ISSN (Print) - 0012-9976 | ISSN (Online) - 2349-8846

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Everyday Interactions between Citizen and State

Claiming the State: Active Citizenship and Social Welfare in Rural India by Gabrielle Kruks-Wisner, Cambridge, New York, Port Melbourne (Australia), New Delhi and Singapore: Cambridge University Press, 2018; pp xxii + 318, price not indicated.

This book sets out to discuss how citizens interact with the state on an everyday basis, in “non-electoral” contexts (p 11). Claim-making against the state, is defined as “state targeted citizen action in pursuit of social welfare.” In other words, claim-making literally is the act of approaching the state directly (for example, via an elected member of the gram panchayat) or indirectly (for example, via a broker) with the aim of accessing individual or collective welfare goods or services. The underlying motivation for the book is based on the view that “claim making matters, both for access to social welfare and as a form of citizenship practice” (p 185) and that it has “intrinsic” value (p 8) as an end in itself, not only as a means to access resources. The author sets out to understand both what motivates and enables claim-making and equally, the reasons for inaction or disengagement from the state. It is argued that the extent and complexity of claim-making gives us an insight into democratic practice and how citizens pursue inclusion in the political process. By the author’s own admission what we do not know from the book in as much detail, is how respondents’ pursuit of claims translates to actually accessing welfare (pp 186, 191).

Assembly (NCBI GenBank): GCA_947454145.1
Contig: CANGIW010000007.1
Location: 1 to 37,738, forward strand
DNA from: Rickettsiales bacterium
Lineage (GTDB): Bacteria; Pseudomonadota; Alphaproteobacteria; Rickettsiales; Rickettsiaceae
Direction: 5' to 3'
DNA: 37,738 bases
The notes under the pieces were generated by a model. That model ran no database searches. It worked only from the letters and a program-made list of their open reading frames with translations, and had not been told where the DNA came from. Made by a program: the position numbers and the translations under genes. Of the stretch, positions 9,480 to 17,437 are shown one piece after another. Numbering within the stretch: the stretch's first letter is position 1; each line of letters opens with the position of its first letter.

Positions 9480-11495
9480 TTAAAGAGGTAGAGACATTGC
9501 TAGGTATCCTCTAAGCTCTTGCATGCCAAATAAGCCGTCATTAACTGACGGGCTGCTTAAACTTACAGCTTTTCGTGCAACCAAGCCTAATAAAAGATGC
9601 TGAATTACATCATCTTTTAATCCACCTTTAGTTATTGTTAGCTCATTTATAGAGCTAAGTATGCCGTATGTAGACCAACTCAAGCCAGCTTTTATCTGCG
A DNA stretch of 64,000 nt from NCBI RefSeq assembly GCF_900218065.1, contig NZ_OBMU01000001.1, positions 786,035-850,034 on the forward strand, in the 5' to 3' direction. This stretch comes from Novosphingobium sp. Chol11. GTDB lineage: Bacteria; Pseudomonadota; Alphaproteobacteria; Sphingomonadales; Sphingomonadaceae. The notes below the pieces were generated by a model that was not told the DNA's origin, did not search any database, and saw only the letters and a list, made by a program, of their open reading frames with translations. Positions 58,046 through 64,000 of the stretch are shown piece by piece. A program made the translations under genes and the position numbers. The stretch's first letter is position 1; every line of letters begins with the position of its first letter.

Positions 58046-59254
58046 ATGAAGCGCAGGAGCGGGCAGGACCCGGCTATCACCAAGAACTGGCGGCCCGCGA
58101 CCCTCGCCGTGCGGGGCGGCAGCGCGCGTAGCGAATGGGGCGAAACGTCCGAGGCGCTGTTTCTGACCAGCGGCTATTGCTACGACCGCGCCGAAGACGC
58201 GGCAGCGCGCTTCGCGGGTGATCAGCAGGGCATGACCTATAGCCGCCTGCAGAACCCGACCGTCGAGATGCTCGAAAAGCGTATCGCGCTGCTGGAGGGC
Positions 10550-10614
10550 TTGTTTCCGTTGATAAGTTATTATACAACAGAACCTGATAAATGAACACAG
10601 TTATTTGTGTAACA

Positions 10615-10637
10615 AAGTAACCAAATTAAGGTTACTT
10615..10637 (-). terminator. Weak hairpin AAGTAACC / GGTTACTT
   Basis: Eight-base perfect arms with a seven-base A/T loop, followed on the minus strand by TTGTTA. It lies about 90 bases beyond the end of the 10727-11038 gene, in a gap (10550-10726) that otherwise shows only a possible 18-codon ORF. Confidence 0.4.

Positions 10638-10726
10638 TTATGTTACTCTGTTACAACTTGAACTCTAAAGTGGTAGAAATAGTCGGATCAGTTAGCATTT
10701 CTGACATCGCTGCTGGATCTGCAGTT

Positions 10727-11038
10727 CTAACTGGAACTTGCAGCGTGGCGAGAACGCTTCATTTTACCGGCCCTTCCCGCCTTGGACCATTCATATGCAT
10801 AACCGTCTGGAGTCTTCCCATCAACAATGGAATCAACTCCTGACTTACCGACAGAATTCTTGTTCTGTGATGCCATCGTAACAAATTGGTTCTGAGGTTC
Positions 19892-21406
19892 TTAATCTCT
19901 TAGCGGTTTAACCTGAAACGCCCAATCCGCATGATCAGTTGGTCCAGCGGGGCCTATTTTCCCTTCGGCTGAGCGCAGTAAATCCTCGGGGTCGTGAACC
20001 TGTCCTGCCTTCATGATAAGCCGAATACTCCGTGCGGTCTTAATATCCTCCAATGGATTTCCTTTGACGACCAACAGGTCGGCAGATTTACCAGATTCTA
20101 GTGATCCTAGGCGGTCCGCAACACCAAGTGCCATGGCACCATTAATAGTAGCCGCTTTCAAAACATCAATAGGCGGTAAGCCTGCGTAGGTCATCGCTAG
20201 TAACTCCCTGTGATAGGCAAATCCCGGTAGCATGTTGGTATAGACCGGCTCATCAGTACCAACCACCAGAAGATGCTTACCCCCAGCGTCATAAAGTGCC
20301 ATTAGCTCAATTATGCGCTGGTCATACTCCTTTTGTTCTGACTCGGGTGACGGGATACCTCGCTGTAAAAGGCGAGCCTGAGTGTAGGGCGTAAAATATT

The book is based on primary research conducted in four districts of Rajasthan—Ajmer, Jodhpur, Kota and Udaipur—all of which are purposively selected. Any student of research methods in the social sciences will benefit from carefully reading Appendix 1, for the attention paid by the author to designing the research. A sample survey of 2,210 randomly selected households across 105 villages from the above-mentioned districts was conducted in 2010–11, as part of the author’s doctoral research. In-depth interviews were conducted in a smaller set of survey villages and households. The book makes for a fluid and engaging read, and this is in part because of the nuance brought to bear on the work as a result of semi-structured interviews.

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Updated On : 13th Sep, 2019
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